This Resolution is possibly the most moderate of the four in effecting property tax bills, as it is restricted to public education property tax rate limit and is specific in the body of its language concerning the increase in permanent property tax rate limit.  Being an observer of the City of Portland and its budgeting, I dare say this particular City government deserves no property tax rate limit increase.  OSPIRG, no less, has been critical of City of Portland budget transparency.

  • Bob Clark

    I thought about Resolution 13 a bit more after writing this short recap. If existing property tax rate limits were to remain unchanged and Resolution 13 become law, property tax limits would assist in some measure in moderating the effect on property tax bill after sale and purchase of a home or piece of real estate. That is, so-called tax compression would be useful in mitigating some of the increase (or in the infrequent case of Housing meltdown, decrease) in Resolution 13’s sharp change in property tax bills for newly sold and purchased homes.

    I am against changes in existing property tax law. Like Nike I am not asking for a cut in taxes, but rather certainty and stability in tax rates and tax structure. This said, I would consider it more reasonable for the legislature if it has to change taxes, to consider legislation which would prevent property tax bills from falling during economic meltdowns. I did a random survey of 400 homes located in the City of Portland, and found in the year 2011, about 20% of Portland homeowners actually saw a decline in their property tax bill due to a collapse in real market value of their homes. This is surely a lagged effect of the unusually severe housing bust of 2008 to 2010. The 20% segment were mostly of high end homes. Might a less intrusive way to bolster property tax revenue be to add a legislative proviso whereby a homeowner’s property tax bill can be held flat by the local taxing jurisdiction(s)?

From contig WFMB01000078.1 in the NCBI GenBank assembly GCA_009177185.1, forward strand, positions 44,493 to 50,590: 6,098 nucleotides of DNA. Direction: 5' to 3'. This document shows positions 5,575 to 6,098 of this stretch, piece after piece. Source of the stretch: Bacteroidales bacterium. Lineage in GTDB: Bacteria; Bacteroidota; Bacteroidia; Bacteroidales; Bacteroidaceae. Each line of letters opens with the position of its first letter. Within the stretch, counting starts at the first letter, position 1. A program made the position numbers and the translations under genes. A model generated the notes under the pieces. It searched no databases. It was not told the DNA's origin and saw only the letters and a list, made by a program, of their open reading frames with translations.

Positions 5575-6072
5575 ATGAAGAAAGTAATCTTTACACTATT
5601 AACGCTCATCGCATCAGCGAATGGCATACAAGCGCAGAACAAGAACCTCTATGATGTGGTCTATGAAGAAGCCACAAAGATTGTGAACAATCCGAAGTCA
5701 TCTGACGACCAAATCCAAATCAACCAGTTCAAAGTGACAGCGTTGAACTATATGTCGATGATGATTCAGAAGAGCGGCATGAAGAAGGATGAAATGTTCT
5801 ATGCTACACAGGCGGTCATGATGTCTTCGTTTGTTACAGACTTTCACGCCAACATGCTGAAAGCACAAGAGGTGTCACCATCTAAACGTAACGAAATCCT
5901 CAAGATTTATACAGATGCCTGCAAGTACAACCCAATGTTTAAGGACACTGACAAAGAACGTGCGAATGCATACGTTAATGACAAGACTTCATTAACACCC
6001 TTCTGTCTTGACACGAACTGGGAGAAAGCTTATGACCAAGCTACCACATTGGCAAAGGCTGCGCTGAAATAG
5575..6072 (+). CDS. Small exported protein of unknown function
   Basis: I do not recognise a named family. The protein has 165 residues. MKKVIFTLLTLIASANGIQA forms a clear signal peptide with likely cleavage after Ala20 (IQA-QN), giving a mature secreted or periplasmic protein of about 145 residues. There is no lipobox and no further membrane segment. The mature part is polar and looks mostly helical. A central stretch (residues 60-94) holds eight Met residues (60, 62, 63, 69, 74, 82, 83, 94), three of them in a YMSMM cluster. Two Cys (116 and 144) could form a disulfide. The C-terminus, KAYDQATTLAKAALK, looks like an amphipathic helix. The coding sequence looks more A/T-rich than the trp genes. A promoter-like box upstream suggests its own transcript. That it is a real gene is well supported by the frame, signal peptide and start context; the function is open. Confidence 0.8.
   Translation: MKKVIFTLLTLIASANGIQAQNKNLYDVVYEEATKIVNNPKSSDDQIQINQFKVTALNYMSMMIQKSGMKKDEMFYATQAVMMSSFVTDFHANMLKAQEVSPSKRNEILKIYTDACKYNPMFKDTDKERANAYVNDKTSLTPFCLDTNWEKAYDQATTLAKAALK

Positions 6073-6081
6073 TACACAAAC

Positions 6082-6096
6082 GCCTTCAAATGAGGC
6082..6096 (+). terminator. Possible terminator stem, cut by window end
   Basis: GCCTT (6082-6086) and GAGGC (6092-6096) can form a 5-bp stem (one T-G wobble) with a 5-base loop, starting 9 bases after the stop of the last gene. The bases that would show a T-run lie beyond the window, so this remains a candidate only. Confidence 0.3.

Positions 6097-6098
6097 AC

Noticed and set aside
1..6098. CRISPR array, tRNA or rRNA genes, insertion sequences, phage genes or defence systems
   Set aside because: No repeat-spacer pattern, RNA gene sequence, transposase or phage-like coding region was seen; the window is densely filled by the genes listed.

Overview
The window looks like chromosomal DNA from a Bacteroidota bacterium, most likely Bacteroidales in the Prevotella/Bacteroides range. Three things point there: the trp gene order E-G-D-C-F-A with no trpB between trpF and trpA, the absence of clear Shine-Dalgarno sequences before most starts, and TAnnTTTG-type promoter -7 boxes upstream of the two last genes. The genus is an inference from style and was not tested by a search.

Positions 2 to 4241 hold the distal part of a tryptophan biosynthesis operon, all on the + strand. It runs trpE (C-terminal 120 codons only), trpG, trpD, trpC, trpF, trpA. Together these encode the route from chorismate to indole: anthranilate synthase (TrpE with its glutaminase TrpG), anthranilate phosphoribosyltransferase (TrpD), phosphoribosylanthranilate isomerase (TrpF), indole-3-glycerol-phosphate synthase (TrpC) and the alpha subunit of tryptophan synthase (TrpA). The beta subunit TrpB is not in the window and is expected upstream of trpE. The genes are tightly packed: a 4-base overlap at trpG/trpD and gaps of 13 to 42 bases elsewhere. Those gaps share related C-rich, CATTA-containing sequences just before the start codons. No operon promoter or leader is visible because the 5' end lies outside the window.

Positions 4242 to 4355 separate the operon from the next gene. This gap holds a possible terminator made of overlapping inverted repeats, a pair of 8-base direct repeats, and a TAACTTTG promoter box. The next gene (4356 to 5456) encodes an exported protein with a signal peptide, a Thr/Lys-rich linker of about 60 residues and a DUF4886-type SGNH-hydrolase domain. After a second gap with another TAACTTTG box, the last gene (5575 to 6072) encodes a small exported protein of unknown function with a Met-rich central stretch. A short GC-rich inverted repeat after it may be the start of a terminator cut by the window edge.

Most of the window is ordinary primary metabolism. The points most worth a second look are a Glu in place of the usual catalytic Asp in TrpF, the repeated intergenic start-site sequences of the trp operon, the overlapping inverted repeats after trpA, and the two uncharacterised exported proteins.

Another relates to the personal kicker. Personally, I think the basis of the kicker is badly structured to begin with, as it is based on a state economist forecasting revenue one or two years into the future, as this forms the basis for the budgeting process. I personally think of the kicker as a windfall when I receive it. I would be o.k. with allowing the state to retain it into a rainy day reserve fund until this fund exceeds one to two standard deviations of the last ten years of yearly revenue changes…or something of this sorts. Any excess, could then kick back to Oregon taxpayers.

  • T. Partee

    The over the top tax and spenders must be quarantined if there is to ever to be any hope for common sense sustainability.

    “In this present crisis, government is not the solution to our problem, government is the problem.” – Ronald Reagan

  • oregongrown

    Bob Clark:

    Well-written, concise article. I vote NO on all.

    That’s because I don’t believe for one minute that we can trust our own government to not tax us from our homes. The powers in this state have forgotten completely just why Measure 5 passed with a majority. Schools were taxing us from our homes. And indeed, saw nothing wrong with that. Just like now. Add up all of the taxes that were “for the children.” But not really.

    There is something wrong with every single proposal. And a complete lack of honesty; that is, all of these proposals are intended to RAISE property taxes, not lower them.

    I would vote NO on every single one. And to those that think there won’t be a huge explosion in property taxes if we do away with compression, think again. That is the only firewall we have to have a chance to stop the insatiable, relentless greed of government to take more and more from us, and still try to sell us that it’s good for us.

    Why do they think we work so hard anyway? To have the government confiscate our homes?